flatlay photography of vegetables

By Guest Blogger Devon (@ecotintedglasses) who is writing a small series about all things garden and food! I am super exciting for this mini series – get ready to get dirty and learn with Devon!

As we enter a new season, the fresh produce that is available to us changes. As someone who is eager to continuously reinforce their own connection with the environment, attempting to eating seasonally as much as possible, where possible, seemed incredibly valuable. 

Eating seasonally means connecting with our environment by appreciating its bounty when supplied, as a result of the terrain and climate in which we live.  

In short, to ‘Eat Seasonally’ refers to the act of buying foods which are naturally ready to eat at a particular time of the year when they are being harvested. However, as a result of globalisation, mass production and ability to cultivate crops out of their natural season, humans have indulged in the plethora of fruit and vegetables available at any time of the year, from every corner of the world, without any consideration of the impact the availability of produce has on the environment. 

The European Food Information Council express the impact of transporting foods out of season by suggesting that ‘GHG [Greenhouse Gas] emissions are only one side of a complicated story about environmental impact and the sustainability of food production. Other measurements include water footprint and pollution, pollution from fertilisers and land used’[1]. Though animal-based products are thought to have a much higher carbon footprint than plant-based products, the transportation of out of season fruit and vegetable also contributes to a polluted world (especially if air-freighted).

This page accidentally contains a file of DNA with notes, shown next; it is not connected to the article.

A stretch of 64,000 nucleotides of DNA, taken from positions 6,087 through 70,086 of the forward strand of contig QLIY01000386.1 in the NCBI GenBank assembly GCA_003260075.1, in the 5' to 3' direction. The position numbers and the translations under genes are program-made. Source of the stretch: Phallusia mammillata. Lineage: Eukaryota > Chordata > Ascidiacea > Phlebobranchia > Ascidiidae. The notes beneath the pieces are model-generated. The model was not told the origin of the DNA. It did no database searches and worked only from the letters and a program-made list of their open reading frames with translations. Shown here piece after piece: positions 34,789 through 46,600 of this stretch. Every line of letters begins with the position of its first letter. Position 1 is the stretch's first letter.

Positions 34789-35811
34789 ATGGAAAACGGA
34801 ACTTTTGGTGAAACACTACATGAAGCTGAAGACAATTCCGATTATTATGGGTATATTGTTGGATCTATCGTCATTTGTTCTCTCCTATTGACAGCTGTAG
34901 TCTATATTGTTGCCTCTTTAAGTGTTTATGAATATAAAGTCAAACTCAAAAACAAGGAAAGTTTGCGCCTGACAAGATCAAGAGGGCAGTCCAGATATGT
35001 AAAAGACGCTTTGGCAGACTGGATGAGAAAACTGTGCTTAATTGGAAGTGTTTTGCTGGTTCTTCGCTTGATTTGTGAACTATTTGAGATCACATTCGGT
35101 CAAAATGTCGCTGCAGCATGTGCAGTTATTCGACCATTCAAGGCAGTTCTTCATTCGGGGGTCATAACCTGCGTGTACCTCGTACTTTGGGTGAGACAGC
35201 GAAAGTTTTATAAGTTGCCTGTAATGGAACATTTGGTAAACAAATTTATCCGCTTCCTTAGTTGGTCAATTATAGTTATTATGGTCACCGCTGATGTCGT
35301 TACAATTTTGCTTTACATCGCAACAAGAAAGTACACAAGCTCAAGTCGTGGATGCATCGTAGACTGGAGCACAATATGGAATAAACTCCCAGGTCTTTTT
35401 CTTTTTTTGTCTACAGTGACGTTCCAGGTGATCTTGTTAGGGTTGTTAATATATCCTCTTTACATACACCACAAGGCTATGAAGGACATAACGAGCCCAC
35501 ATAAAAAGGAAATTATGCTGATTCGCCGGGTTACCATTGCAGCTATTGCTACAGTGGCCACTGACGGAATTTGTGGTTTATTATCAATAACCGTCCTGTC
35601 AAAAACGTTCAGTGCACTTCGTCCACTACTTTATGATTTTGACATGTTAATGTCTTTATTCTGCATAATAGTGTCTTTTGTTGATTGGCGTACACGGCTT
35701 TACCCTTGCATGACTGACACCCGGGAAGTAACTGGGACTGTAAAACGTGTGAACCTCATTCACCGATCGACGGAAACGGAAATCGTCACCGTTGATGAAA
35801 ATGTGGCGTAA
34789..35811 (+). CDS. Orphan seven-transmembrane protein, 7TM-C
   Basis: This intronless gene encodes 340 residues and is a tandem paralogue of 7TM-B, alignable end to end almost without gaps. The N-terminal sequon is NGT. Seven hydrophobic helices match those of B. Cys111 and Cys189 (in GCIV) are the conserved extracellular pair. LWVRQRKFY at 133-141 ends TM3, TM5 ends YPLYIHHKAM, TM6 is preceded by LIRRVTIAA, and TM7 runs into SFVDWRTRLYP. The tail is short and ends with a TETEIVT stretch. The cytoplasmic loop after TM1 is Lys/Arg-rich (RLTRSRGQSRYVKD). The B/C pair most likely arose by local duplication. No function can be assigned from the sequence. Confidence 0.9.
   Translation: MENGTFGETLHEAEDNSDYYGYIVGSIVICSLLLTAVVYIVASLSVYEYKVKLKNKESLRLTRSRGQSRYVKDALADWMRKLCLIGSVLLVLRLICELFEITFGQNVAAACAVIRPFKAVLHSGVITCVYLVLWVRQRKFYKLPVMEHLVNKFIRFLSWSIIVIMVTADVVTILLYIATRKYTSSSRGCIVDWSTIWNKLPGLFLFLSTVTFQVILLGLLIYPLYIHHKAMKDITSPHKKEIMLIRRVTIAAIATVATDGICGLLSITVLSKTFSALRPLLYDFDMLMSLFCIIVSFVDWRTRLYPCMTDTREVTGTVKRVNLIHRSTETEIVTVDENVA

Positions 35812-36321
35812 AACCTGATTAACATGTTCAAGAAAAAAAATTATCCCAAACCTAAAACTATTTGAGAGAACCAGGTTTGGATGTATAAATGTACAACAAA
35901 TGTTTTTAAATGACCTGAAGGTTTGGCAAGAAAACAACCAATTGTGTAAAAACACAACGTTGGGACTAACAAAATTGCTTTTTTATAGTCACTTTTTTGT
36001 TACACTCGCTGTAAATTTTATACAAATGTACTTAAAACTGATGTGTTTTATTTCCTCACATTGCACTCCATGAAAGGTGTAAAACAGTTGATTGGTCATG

We can all participate in reducing the impact of fresh fruit and veg production on the environment by engaging in seasonal eating. 

Eating seasonally not only reduces the damage done to the environment by carrying and shipping foods long distances from other countries, it also supports a more sustainable food economy. Through the simple act of purchasing produce grown seasonally, you contribute to your local community by helping farmers in your immediate environment. 

If you decide to buy seasonal fruit and veg, the reality excites the senses due to the production of fresh, fragrant and nutritious produce that has not been spoiled during transportation, blanching or dehydration techniques. The traceability of local produce grown seasonally, means that you, as the consumer, know exactly where your food comes from and often the conditions that they are grown in. 

Eating seasonally means that some of our favourite fruit & veg might not be available all year round. However, this surely means that when it’s in season, we will appreciate the produce we are eating much more and really saviour its taste, the practices gone into growing it and its existence on our plate. 


  1. Locate and visit your local farmer’s market. By doing so, you can buy the exact quantity of what you need (reducing food waste) and avoid unnecessary plastic packaging. 
  2. Use my helpful Seasonal Eating Guide (over on @ecotintedglasses) to find out what fruit and veg is in season each month so that you can meal plan!
  3. Give ‘growing your own’ a go. What a better way to learn and connect with our seasonal environment. Appreciate the work that goes into creating the food we eat as a result of both human and non-human intervention. 

It’s really important to note that it’s not always possible to eat locally and seasonally for everyone all of the time due to a number of personal, societal and cultural factors. 

It’s more about the importance of making small conscious changes where possible that are more sustainable for you, your community and your environment where you can.

[1] https://www.eufic.org/en/healthy-living/article/are-seasonal-fruit-and-vegetables-better-for-the-environment#ref4